Liberland, a self-announced country which is still on the verge of attaining Independence, intends to launch its own virtual currency in about a few month’s time. It is now receiving donations in Bitcoin, Bitcoin Cash and Ethereum.
In the beginning, Liberland planned on setting Bitcoin as it’s currency and settle for no compulsion on taxes. About half a million people have applied to claim citizenship of Liberland. However, the dispute of the extent of it’s border still remains.
History of Liberland :
During 2015,for some distinct reasons Siberia and Croatia made an announcement that they did not want the uninhabited marshland next to the Danube River that extends for 7 kilometers between Croatia and Serbia. A former economist, named Vit Jedlicka seeked for a chance to own the land and hence, planted a flag there as a mark of forming a new country.
Since then about half a million people has signed his online petition and the legal hearing about the matter is awaited by all.
Who are the donators?
Rich libertarians and crowdfunding are the sources of Jedlicka’s funds and businesses for the country are made through email and Skype. A large number of lawmakers from all around the globe, proposes and formulates it’s laws.
How will the blockchain work?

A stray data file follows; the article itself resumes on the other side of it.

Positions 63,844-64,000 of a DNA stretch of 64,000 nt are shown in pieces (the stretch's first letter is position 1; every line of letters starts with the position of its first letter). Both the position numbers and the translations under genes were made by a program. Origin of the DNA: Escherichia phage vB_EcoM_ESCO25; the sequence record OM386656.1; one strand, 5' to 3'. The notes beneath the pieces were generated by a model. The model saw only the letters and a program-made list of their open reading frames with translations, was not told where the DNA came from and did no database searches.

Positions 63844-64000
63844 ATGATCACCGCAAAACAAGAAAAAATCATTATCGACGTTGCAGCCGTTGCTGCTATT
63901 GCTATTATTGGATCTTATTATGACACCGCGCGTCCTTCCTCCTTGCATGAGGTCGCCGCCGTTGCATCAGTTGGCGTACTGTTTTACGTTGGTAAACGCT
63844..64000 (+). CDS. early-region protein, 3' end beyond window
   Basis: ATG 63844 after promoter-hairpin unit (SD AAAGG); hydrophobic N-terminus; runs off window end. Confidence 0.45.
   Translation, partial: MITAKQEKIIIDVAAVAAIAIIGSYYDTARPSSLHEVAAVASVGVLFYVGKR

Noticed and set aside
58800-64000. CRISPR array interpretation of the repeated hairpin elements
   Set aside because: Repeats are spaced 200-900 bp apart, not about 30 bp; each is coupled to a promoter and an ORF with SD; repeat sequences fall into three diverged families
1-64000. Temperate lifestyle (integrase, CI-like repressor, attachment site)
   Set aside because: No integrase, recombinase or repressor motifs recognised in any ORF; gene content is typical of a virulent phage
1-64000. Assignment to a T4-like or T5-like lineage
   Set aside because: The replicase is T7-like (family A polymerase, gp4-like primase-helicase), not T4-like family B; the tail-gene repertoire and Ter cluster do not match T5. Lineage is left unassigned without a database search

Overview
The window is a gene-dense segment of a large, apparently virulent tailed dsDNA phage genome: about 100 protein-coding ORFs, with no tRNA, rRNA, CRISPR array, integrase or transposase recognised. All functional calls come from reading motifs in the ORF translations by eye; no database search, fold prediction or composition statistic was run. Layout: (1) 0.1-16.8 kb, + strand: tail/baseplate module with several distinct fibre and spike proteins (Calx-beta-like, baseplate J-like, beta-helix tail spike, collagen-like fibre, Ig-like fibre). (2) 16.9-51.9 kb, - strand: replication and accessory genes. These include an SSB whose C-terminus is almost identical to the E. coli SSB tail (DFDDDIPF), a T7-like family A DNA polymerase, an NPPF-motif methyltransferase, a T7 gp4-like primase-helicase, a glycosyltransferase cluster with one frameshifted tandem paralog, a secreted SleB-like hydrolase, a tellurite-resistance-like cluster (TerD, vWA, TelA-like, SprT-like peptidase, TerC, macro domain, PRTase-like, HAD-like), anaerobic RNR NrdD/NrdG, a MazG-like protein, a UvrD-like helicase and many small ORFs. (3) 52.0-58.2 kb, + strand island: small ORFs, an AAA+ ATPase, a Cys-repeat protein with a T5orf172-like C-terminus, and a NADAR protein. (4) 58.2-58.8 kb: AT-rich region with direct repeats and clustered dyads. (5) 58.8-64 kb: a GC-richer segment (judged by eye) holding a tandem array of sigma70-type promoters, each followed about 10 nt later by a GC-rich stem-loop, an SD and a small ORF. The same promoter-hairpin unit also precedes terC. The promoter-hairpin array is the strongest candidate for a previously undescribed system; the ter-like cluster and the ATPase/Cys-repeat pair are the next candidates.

The blockchain based legal system will enable citizenship through online contracts. They are also working towards regulating their own coin called, Merit, during April.
According to Jedlicka, it is easier to start a new country than apply for lower costs and regulations to the Czech Republic. His work as a financial market analyst has given him a better understanding for setting the system of Liberland. He has traveled for three years to gather members for representing his country and is still on the search for new citizens.
Roger Ver, a bitcoin investor, is overtly interested in Liberland. Patrik Schumacher, CEO of Zaha Hadid Architects is making the skeletal system of the city. Jeffrey Tucker, an American economics writer and bitcoin enthusiast, Dan Mitchell, a Cato Institute member, and Richard Sulik, a Slovakian politician, have all supported Jedlicka’s dream of setting Liberland.